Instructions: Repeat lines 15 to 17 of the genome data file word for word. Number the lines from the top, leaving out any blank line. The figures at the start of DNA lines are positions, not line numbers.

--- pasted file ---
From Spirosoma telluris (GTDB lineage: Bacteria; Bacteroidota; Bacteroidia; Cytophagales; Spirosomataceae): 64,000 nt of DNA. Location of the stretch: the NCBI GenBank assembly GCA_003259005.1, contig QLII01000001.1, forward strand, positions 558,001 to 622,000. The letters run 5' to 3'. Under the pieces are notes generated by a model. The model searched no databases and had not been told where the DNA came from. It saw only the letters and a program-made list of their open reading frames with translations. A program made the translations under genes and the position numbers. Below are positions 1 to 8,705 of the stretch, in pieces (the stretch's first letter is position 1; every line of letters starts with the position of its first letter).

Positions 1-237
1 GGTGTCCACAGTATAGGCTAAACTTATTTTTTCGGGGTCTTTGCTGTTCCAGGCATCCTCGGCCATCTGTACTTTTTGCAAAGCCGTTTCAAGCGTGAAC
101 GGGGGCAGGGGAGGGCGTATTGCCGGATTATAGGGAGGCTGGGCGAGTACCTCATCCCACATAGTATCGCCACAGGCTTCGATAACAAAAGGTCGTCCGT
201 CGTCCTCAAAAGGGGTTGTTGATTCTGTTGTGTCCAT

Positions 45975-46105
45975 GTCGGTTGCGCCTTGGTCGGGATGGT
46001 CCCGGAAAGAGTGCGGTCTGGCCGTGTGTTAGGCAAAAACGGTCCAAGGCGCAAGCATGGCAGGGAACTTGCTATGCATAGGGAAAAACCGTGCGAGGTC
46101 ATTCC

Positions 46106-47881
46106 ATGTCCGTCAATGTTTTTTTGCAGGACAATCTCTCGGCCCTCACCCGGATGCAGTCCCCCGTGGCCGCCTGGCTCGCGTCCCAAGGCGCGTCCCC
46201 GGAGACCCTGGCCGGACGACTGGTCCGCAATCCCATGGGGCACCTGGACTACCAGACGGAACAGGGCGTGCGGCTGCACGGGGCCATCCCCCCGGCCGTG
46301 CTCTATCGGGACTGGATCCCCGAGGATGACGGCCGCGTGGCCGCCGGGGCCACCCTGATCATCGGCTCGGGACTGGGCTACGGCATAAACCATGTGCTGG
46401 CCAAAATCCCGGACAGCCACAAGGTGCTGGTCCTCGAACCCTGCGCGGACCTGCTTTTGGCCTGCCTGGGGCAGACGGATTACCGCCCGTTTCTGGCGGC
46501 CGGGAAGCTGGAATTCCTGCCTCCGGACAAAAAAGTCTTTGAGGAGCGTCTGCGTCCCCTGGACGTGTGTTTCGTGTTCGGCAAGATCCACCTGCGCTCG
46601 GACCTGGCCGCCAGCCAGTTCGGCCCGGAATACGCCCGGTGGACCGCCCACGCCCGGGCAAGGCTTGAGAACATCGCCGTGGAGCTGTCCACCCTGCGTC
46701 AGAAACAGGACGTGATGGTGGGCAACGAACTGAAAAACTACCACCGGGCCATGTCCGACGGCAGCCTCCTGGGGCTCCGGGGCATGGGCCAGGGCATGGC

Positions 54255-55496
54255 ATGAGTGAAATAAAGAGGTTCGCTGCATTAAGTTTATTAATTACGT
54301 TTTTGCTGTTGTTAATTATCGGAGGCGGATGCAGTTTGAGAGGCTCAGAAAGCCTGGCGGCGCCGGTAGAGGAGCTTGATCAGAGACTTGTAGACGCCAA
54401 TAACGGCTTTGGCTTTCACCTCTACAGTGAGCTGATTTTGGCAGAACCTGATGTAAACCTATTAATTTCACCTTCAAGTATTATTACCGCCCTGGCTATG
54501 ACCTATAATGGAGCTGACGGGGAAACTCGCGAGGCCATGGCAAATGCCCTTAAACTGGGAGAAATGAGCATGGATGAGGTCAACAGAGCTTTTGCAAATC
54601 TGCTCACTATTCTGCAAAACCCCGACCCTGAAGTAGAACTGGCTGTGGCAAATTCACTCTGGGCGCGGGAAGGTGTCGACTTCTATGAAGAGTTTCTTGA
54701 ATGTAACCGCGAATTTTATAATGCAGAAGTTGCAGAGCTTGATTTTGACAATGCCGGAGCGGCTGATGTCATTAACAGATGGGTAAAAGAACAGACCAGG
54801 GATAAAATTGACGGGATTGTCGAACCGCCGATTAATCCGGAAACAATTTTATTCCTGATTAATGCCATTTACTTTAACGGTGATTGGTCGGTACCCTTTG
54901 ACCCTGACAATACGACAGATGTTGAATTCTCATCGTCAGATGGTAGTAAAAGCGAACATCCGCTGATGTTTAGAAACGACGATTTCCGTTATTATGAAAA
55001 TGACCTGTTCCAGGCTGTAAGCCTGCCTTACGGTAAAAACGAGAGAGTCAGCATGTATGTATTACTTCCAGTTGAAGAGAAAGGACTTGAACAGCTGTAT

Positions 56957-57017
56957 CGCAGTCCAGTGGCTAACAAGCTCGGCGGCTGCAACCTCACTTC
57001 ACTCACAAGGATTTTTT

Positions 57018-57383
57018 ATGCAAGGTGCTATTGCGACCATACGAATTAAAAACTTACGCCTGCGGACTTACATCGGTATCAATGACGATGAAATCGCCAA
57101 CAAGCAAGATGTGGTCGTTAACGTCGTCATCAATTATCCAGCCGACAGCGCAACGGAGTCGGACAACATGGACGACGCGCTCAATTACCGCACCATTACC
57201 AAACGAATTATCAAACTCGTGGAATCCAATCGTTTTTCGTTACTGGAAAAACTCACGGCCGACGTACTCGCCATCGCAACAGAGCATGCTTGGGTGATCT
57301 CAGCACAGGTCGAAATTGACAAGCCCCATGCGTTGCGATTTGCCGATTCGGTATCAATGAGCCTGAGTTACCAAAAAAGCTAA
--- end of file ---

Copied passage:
46501 CGGGAAGCTGGAATTCCTGCCTCCGGACAAAAAAGTCTTTGAGGAGCGTCTGCGTCCCCTGGACGTGTGTTTCGTGTTCGGCAAGATCCACCTGCGCTCG
46601 GACCTGGCCGCCAGCCAGTTCGGCCCGGAATACGCCCGGTGGACCGCCCACGCCCGGGCAAGGCTTGAGAACATCGCCGTGGAGCTGTCCACCCTGCGTC
46701 AGAAACAGGACGTGATGGTGGGCAACGAACTGAAAAACTACCACCGGGCCATGTCCGACGGCAGCCTCCTGGGGCTCCGGGGCATGGGCCAGGGCATGGC